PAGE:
Solaris Live Upgrade copies the entire contents of a slice to the designated new boot environment slice. You might want some large file systems on that slice to be shared between boot environments rather than copied to conserve space and copying time. File systems that are critical to the operating environment such as root (/) and /var must be copied. File systems such as /home are not critical file systems and could be shared between boot environments. Shareable file systems must be user-defined file systems and on separate swap slices on both the active and new boot environments. You can reconfigure the disk several ways, depending your needs.
You can reslice the disk before creating the new boot environment and put the shareable file system on its own slice. For example, if root (/), /var, and /home are on the same slice, reconfigure the disk and put /home on its own slice. When you create any new boot environments, /home is shared with the new boot environment by default.
If you want to share a directory, the directory must be split off to its own slice. The directory is then a file system that can be shared with another boot environment. You can use the lucreate command with the -m option to create a new boot environment and split a directory off to its own slice. But, the new file system cannot yet be shared with the original boot environment. You need to run the lucreate command with the -m option again to create another boot environment. The two new boot environments can then share the directory.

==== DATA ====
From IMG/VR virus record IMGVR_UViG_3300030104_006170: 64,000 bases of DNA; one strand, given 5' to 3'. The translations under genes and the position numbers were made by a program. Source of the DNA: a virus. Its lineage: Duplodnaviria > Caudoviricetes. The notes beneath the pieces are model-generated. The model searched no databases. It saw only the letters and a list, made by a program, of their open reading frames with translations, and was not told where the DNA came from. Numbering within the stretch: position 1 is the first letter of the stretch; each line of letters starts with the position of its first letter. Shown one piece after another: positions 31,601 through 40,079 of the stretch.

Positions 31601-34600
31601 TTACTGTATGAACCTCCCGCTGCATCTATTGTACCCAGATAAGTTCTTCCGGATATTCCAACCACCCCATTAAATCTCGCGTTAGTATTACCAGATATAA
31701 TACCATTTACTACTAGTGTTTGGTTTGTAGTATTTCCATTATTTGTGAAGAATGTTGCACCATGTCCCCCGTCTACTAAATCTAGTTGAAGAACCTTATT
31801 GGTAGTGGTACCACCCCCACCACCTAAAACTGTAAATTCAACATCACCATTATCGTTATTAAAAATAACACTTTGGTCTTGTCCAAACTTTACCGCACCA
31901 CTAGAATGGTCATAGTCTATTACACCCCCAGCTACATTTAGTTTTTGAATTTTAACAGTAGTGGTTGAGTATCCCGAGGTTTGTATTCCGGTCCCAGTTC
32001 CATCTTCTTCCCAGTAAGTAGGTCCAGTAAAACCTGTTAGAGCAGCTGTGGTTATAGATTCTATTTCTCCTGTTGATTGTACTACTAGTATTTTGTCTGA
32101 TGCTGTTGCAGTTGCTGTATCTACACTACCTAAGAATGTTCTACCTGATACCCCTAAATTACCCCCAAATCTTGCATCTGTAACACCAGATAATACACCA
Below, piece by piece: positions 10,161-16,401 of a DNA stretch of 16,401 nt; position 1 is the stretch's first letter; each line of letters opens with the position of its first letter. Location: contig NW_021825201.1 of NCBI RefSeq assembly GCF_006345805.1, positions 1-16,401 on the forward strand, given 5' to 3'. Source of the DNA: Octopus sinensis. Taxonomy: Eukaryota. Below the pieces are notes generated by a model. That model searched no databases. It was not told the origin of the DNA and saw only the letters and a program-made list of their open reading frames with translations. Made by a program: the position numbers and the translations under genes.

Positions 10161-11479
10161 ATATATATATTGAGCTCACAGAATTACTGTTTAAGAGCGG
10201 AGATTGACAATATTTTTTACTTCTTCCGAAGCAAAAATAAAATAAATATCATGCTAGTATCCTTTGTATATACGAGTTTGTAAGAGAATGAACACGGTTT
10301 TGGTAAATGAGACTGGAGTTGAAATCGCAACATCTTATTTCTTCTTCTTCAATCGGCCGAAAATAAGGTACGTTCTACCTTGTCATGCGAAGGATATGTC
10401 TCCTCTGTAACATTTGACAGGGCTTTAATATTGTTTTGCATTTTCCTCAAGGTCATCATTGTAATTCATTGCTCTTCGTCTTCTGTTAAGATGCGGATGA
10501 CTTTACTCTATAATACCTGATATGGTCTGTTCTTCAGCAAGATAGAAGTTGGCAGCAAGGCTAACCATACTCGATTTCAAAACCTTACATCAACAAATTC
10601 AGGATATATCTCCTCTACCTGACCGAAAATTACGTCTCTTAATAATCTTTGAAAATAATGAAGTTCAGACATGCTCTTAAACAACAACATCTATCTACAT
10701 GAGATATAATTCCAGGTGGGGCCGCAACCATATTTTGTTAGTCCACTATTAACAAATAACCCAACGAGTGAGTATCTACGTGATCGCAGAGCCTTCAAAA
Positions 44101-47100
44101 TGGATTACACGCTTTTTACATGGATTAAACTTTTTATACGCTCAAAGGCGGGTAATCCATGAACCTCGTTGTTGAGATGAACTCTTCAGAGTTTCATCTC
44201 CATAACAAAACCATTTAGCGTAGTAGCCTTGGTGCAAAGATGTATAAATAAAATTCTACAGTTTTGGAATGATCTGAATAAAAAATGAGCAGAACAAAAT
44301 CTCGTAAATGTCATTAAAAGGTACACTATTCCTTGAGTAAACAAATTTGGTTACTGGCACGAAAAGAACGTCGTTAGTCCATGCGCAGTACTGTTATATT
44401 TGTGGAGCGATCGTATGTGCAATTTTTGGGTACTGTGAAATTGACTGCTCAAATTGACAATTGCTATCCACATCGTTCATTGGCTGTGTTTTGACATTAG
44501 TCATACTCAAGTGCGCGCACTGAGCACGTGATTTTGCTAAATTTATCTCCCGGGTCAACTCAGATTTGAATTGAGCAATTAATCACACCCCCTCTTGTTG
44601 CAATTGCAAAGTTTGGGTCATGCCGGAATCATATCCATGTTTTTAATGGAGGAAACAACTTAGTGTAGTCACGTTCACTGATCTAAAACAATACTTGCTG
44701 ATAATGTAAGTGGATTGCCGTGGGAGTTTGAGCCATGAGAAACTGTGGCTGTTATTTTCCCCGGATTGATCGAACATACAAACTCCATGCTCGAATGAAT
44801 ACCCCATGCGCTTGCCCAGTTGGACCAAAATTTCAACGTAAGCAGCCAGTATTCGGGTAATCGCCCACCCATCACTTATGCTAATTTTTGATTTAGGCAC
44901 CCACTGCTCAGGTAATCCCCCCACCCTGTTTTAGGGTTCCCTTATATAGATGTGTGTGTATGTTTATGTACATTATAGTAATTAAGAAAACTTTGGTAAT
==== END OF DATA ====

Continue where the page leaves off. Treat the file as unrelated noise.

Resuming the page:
For example, if you wanted to upgrade from the Solaris 8 release to the Solaris 9 release and share /home, you could run the lucreate command with the -m option. You could create a Solaris 8 release with /home as a separate file system on its own slice. Then run the lucreate command with the -m option again to duplicate that boot environment. This third boot environment can then be upgraded to the Solaris 9 release. /home is shared between the Solaris 8 and Solaris 9 releases.
For a description of shareable and critical file systems, see Creating a Boot Environment Overview.